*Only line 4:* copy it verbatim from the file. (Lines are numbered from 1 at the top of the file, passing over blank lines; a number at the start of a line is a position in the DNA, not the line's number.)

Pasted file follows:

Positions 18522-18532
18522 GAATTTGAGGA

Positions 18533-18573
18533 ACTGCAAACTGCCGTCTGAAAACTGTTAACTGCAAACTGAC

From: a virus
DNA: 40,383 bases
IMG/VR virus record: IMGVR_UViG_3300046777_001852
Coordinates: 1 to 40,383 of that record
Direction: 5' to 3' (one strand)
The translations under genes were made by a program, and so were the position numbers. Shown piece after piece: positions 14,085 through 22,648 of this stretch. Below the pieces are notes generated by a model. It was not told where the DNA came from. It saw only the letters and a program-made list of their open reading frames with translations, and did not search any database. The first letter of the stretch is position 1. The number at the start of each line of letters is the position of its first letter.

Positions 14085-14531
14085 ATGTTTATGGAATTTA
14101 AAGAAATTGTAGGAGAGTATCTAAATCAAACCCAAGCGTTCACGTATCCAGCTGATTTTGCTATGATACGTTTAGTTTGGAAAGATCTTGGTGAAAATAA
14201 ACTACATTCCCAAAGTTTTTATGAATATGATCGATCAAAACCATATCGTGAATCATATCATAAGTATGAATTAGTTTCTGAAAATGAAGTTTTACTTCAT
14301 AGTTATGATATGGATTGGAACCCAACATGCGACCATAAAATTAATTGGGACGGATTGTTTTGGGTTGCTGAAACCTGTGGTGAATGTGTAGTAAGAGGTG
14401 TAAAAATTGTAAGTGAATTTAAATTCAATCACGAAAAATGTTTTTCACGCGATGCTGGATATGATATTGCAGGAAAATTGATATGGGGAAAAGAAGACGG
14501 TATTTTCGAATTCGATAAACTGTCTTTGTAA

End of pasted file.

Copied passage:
18533 ACTGCAAACTGCCGTCTGAAAACTGTTAACTGCAAACTGAC